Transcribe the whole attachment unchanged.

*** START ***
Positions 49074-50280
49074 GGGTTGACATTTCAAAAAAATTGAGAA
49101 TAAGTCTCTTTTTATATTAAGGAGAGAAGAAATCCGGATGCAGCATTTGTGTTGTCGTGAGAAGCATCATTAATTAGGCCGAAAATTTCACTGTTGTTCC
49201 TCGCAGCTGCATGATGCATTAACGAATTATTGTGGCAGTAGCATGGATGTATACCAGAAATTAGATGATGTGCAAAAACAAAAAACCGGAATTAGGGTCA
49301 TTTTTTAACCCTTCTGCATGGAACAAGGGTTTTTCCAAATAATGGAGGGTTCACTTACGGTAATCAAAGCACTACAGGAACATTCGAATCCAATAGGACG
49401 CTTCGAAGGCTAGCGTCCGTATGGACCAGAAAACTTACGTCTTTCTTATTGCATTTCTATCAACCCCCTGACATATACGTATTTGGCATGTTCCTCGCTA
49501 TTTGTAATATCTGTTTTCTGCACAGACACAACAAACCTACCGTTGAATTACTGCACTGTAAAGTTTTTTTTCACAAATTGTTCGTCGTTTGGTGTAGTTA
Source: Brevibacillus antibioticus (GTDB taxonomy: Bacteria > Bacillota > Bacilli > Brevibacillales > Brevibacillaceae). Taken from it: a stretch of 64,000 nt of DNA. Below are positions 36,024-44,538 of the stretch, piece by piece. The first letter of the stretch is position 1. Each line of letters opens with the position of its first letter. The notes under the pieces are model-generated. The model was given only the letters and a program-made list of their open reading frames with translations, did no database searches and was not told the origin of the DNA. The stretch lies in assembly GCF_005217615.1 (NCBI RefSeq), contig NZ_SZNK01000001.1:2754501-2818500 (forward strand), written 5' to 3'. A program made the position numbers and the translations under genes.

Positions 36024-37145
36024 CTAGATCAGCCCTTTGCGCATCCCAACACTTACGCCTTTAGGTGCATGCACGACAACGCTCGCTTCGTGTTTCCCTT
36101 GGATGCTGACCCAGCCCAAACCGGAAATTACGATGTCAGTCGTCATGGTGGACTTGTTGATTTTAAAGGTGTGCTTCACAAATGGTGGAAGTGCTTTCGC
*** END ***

Positions 49074-50280
49074 GGGTTGACATTTCAAAAAAATTGAGAA
49101 TAAGTCTCTTTTTATATTAAGGAGAGAAGAAATCCGGATGCAGCATTTGTGTTGTCGTGAGAAGCATCATTAATTAGGCCGAAAATTTCACTGTTGTTCC
49201 TCGCAGCTGCATGATGCATTAACGAATTATTGTGGCAGTAGCATGGATGTATACCAGAAATTAGATGATGTGCAAAAACAAAAAACCGGAATTAGGGTCA
49301 TTTTTTAACCCTTCTGCATGGAACAAGGGTTTTTCCAAATAATGGAGGGTTCACTTACGGTAATCAAAGCACTACAGGAACATTCGAATCCAATAGGACG
49401 CTTCGAAGGCTAGCGTCCGTATGGACCAGAAAACTTACGTCTTTCTTATTGCATTTCTATCAACCCCCTGACATATACGTATTTGGCATGTTCCTCGCTA
49501 TTTGTAATATCTGTTTTCTGCACAGACACAACAAACCTACCGTTGAATTACTGCACTGTAAAGTTTTTTTTCACAAATTGTTCGTCGTTTGGTGTAGTTA
Source: Brevibacillus antibioticus (GTDB taxonomy: Bacteria > Bacillota > Bacilli > Brevibacillales > Brevibacillaceae). Taken from it: a stretch of 64,000 nt of DNA. Below are positions 36,024-44,538 of the stretch, piece by piece. The first letter of the stretch is position 1. Each line of letters opens with the position of its first letter. The notes under the pieces are model-generated. The model was given only the letters and a program-made list of their open reading frames with translations, did no database searches and was not told the origin of the DNA. The stretch lies in assembly GCF_005217615.1 (NCBI RefSeq), contig NZ_SZNK01000001.1:2754501-2818500 (forward strand), written 5' to 3'. A program made the position numbers and the translations under genes.

Positions 36024-37145
36024 CTAGATCAGCCCTTTGCGCATCCCAACACTTACGCCTTTAGGTGCATGCACGACAACGCTCGCTTCGTGTTTCCCTT
36101 GGATGCTGACCCAGCCCAAACCGGAAATTACGATGTCAGTCGTCATGGTGGACTTGTTGATTTTAAAGGTGTGCTTCACAAATGGTGGAAGTGCTTTCGC